This week the Wall Street Journal ran an interesting story entitled, “What Are You Paying For?” The gist of the article was that many fund managers invest in so many stocks that their funds begin to look like the market. The author’s criticism centered on the fact that these managers are charging higher fees for services and performance that could be obtained via an index fund. He said, “’Closet index funds’ have higher fees than true index funds but don’t differ enough to justify the higher costs.”
I am not one to criticize any fund manager – I think their jobs are challenging enough without any kind of grief from me. If a fund manager can produce consistent above-market returns, I could care less how many stocks are in the portfolio.
But this article did get me thinking about the concept of diversification and made me wonder if one can have too much of it. Everyone knows the idea of diversification from the old saying “Don’t put all your eggs in one basket.” Investors should invest in a number of different stocks and asset types. But how many is enough and how many is too many?
We can attempt to answer this question intuitively. Everyone would agree that owning just one stock would be the riskiest investment possible. We can also agree that adding one more stock would reduce the risk a bit. As would the third, fourth, and so on. Reducing risk by adding another stock to the pot happens due to something called “correlation.” Because the price of a given stock is governed by its own fundamentals and investor perception of those fundamentals, it tends to move in a somewhat different pattern than other stocks. To the extent that two stocks tend to move differently from each other (that is, their correlation with each other is low), holding them both in a portfolio will reduce risk. Obviously, owning 10 energy stocks (whose correlation with each other will be high) will be more risky than owning 10 stocks from different sectors.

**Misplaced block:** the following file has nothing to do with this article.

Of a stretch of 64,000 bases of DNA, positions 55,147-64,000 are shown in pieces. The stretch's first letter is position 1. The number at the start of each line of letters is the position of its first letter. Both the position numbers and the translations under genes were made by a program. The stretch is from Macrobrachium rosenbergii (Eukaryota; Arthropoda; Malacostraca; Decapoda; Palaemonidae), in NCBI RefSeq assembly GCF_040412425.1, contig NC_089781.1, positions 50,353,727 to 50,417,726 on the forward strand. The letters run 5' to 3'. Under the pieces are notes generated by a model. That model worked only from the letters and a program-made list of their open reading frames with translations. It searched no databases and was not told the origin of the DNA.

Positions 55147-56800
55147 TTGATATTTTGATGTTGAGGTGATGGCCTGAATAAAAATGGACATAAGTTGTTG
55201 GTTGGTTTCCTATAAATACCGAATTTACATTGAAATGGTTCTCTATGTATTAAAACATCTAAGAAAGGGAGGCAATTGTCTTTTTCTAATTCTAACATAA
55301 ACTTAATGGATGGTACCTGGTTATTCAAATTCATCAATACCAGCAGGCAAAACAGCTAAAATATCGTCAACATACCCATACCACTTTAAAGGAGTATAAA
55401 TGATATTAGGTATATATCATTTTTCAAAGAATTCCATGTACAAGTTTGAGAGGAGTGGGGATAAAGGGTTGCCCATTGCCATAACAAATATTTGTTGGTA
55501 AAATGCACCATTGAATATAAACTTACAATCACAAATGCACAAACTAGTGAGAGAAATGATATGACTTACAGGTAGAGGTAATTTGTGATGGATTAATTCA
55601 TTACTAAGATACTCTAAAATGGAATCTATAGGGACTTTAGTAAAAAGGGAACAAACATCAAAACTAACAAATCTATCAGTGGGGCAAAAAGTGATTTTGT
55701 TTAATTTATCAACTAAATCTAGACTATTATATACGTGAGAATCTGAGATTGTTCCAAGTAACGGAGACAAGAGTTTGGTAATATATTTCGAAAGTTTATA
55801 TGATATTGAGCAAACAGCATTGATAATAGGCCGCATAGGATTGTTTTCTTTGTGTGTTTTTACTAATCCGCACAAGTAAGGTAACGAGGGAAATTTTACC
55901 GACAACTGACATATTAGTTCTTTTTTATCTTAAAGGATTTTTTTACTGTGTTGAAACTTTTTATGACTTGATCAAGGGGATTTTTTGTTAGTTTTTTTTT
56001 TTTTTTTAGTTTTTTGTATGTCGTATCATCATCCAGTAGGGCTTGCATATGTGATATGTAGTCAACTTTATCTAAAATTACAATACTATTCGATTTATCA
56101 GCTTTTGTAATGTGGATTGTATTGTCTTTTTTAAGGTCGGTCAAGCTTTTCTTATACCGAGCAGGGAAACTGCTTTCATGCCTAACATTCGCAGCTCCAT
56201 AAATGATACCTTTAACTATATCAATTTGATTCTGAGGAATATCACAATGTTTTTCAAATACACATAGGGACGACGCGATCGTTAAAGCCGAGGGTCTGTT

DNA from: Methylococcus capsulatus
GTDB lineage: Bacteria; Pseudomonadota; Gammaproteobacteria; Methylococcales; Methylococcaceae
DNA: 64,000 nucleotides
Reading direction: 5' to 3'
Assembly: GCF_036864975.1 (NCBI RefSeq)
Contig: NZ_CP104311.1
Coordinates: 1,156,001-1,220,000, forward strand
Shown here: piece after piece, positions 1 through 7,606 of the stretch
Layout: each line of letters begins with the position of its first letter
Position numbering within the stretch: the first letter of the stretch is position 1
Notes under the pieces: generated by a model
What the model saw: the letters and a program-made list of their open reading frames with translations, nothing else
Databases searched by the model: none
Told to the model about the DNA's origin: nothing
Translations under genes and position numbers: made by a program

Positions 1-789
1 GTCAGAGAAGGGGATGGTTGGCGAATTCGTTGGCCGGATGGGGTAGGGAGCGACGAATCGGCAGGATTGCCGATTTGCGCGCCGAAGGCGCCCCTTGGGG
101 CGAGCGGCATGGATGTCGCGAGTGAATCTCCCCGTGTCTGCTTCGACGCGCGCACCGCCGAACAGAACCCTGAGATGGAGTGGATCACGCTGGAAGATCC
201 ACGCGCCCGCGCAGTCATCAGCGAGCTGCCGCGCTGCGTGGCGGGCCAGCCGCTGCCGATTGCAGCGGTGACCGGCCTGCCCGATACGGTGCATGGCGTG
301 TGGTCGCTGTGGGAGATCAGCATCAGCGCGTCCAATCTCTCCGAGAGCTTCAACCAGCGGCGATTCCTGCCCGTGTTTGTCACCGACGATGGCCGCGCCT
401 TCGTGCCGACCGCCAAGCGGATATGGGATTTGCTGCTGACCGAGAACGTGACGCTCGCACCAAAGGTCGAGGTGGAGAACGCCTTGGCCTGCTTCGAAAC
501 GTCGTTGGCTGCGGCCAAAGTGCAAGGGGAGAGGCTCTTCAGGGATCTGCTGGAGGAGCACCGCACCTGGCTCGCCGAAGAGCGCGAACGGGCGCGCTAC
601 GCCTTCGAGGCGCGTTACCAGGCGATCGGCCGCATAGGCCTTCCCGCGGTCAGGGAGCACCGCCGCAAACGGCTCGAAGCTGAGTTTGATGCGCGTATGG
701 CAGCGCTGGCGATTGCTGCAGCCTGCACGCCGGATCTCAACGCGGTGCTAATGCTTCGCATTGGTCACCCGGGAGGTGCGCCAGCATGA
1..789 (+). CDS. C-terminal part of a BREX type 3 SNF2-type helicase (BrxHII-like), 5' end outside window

Aside: This may be a good time to talk a bit about risk. Risk is not the same as losing money in your investments. Risk, as most professional investors measure it, is the price volatility of the asset in question. One stock would have the most price volatility imaginable (up or down), and this volatility is reduced as we put more stocks into the portfolio.
The problem with an intuitive solution to this question is that it seems that a portfolio of 100 stocks would be 10 times less risky than a portfolio of 10 stocks. And a 1000-stock portfolio would be even better – that is, more diversified. The real solution is mathematical. The relationship between the number of stocks in a portfolio and its risk is not linear, it’s exponential. So at some point the addition of another stock to portfolio will reduce the risk only a very small amount. The chart below illustrates this.
So mathematically speaking, 20 seems to be a good number for optimal diversification. The problem here is that 20 names will rarely provide the industry sector diversification one may want. Although the “right” number remains a point of discussion, many fund managers who like to keep the stock count low will agree that something around 30 is a good number.
This has been the guiding principle for diversification my entire career. While I was thinking about this issue, I did a quick check on my personal portfolio. Sure enough – it has 28 names in it. Just about where diversification feels “right” to me.
Much of the commentary out there seems to suggest that many individual investors have too few stocks in their portfolios. Often these “portfolios” are just a numbers of stocks the individual selected or was recommended by interested parties. A “real” portfolio, in my opinion, is one which contains enough stocks in different sectors to allow the magic of diversification work. Investors should also avoid the temptation to own 100 (or some other large number) stocks simply for diversification reasons. Like many things in life, moderation seems to be the answer to how many stocks truly make one’s portfolio diversified.